One major advantage the DRP20 had over other effects devices of the time was the extensive MIDI control of all of its parameters. The MIDI mute function was also of great benefit. While the DRP20 did have a very deep menu to modify these parameters, it was a pretty simple device to use and it sounds excellent. Properly programmed, the DRP20 could compete with any of the big league reverbs of the era. Where the DRP20 really shined was its multi-fx capability and true stereo operation. The DRP20 is the Swiss Army knife of effects devices. While the reverbs of the DRP20 weren’t as unique in character as say an AMS-RMX16, Lexicon 480L, or Quantec, the Chorus, Flange, and Delays were superior. The VCO Delay as you concluded is excellent and can be used to create amazing sound effects. The Reverbs the DRP20 produces are no slouch either.

    The vacuum fluorescent display of the DRP20 was unique and is very easy to read even from far away. The display however ended up being the downfall of the DRP20. When the manufacturer who supplied the displays to Dynacord stopped building it, sourcing a replacement display cheaply enough proved to be near impossible. Sales of the $3,500.00 DRP20 weren’t in high demand and increasing manufacturing costs was out of the question. The 32 bit NEC chip that was the heart of the DRP20 was also quite costly. Rather than continue production of the DRP20, Dynacord discontinued the DRP20 and came out with the lower priced DRP15 and DRP10 models.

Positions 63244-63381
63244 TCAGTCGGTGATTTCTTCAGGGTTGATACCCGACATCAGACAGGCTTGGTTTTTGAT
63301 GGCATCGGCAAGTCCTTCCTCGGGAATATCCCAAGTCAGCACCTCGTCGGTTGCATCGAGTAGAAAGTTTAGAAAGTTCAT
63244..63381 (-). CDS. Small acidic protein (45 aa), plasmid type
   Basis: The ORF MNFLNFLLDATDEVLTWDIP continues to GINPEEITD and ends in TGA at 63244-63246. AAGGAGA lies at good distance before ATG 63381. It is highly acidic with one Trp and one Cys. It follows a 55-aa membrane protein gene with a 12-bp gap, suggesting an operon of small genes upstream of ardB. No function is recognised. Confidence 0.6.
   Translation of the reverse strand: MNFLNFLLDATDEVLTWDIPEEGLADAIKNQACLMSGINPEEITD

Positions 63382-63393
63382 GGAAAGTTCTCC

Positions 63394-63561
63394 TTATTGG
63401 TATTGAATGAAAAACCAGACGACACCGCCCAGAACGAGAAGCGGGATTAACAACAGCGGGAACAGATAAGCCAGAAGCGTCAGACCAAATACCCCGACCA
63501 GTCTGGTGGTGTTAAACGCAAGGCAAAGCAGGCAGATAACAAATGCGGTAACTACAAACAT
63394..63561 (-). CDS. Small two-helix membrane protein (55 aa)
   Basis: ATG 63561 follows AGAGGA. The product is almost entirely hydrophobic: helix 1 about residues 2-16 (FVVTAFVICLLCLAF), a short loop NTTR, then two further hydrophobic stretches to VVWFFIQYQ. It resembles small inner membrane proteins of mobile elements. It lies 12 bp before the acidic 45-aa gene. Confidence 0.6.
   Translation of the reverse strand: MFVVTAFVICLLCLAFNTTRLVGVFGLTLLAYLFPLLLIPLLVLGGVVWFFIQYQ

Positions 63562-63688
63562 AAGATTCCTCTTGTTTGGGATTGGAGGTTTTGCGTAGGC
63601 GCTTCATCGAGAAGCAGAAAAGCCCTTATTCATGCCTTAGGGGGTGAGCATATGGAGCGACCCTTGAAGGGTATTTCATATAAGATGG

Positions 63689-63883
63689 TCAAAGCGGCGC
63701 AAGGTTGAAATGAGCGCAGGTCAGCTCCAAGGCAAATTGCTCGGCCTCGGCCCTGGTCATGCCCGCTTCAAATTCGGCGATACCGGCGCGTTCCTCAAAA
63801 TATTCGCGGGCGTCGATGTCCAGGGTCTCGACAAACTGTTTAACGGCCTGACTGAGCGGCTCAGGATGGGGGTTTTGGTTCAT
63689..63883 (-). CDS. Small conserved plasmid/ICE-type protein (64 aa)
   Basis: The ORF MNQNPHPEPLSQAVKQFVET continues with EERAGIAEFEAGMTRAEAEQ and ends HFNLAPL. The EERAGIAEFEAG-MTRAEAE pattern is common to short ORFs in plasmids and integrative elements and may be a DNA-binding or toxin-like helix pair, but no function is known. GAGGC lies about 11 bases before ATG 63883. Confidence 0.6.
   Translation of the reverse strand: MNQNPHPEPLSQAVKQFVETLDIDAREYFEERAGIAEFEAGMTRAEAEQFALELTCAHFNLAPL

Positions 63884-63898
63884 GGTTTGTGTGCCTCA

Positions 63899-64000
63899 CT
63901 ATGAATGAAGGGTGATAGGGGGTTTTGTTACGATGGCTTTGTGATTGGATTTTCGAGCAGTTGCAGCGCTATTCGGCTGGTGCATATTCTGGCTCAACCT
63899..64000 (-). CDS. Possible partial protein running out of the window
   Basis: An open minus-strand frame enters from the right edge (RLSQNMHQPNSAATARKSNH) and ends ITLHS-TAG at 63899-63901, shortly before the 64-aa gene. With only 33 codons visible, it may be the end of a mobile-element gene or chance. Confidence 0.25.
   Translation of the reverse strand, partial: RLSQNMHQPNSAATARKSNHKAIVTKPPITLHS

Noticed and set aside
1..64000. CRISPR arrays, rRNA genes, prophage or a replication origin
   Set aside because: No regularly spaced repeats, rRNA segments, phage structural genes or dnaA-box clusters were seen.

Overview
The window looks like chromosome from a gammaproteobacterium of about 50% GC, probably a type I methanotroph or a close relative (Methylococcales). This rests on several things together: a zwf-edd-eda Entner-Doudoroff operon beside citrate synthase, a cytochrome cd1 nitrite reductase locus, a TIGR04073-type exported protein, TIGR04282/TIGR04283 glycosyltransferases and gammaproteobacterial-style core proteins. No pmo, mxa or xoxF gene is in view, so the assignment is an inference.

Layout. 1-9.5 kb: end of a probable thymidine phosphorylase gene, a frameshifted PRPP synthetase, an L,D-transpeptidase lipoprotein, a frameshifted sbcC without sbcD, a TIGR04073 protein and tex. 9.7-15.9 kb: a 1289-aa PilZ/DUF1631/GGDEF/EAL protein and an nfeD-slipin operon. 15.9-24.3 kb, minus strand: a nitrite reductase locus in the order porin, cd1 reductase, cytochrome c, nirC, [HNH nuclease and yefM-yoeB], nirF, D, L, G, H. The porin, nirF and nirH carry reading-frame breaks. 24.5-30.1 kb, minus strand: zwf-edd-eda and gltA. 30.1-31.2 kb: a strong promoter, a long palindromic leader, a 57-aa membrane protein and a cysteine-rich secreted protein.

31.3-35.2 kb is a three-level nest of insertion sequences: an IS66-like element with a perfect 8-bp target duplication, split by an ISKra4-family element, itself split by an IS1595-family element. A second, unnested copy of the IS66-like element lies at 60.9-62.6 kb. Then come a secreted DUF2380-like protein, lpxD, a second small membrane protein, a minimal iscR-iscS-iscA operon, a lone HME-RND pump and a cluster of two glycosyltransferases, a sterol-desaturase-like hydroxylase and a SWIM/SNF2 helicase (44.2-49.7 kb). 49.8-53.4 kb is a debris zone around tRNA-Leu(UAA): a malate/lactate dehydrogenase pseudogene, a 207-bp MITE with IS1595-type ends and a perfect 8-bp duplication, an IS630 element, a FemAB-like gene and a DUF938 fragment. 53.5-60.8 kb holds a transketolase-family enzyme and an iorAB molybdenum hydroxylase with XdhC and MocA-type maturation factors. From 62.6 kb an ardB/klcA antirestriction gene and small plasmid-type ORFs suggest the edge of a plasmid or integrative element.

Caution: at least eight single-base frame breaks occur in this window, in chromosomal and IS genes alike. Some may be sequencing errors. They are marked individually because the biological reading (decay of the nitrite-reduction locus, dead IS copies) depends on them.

While similar in features, these newer units lacked the processing power and build quality of the DRP20 and were aimed more towards live sound and guitarists. Eventually EV stopped importing Dynacord and their effects devices faded into history. Being that the production of the DRP20 was limited, there are not many of them in existence today.

    The DRP20 remains one of my all time favorite effects devices and I much prefer it over almost every Lexicon device. Learning the inner workings of the DRP20 is necessary though to reap its full potential.